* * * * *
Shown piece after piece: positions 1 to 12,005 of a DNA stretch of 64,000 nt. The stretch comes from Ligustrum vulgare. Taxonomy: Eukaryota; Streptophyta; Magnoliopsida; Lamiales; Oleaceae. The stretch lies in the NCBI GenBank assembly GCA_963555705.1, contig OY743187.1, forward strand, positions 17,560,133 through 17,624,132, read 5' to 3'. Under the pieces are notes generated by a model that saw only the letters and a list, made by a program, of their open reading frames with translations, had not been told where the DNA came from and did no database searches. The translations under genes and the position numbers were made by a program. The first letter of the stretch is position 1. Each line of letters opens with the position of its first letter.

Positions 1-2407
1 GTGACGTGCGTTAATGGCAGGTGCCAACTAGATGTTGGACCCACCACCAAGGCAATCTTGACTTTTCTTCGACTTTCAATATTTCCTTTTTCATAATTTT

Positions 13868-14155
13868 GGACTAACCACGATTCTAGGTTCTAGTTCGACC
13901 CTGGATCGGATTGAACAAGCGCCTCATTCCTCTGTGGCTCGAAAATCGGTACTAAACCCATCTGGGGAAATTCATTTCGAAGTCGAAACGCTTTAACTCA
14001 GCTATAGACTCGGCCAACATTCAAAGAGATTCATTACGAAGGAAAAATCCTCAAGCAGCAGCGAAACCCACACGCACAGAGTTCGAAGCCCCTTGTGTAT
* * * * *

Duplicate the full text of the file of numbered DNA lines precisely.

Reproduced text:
Shown piece after piece: positions 1 to 12,005 of a DNA stretch of 64,000 nt. The stretch comes from Ligustrum vulgare. Taxonomy: Eukaryota; Streptophyta; Magnoliopsida; Lamiales; Oleaceae. The stretch lies in the NCBI GenBank assembly GCA_963555705.1, contig OY743187.1, forward strand, positions 17,560,133 through 17,624,132, read 5' to 3'. Under the pieces are notes generated by a model that saw only the letters and a list, made by a program, of their open reading frames with translations, had not been told where the DNA came from and did no database searches. The translations under genes and the position numbers were made by a program. The first letter of the stretch is position 1. Each line of letters opens with the position of its first letter.

Positions 1-2407
1 GTGACGTGCGTTAATGGCAGGTGCCAACTAGATGTTGGACCCACCACCAAGGCAATCTTGACTTTTCTTCGACTTTCAATATTTCCTTTTTCATAATTTT

Positions 13868-14155
13868 GGACTAACCACGATTCTAGGTTCTAGTTCGACC
13901 CTGGATCGGATTGAACAAGCGCCTCATTCCTCTGTGGCTCGAAAATCGGTACTAAACCCATCTGGGGAAATTCATTTCGAAGTCGAAACGCTTTAACTCA
14001 GCTATAGACTCGGCCAACATTCAAAGAGATTCATTACGAAGGAAAAATCCTCAAGCAGCAGCGAAACCCACACGCACAGAGTTCGAAGCCCCTTGTGTAT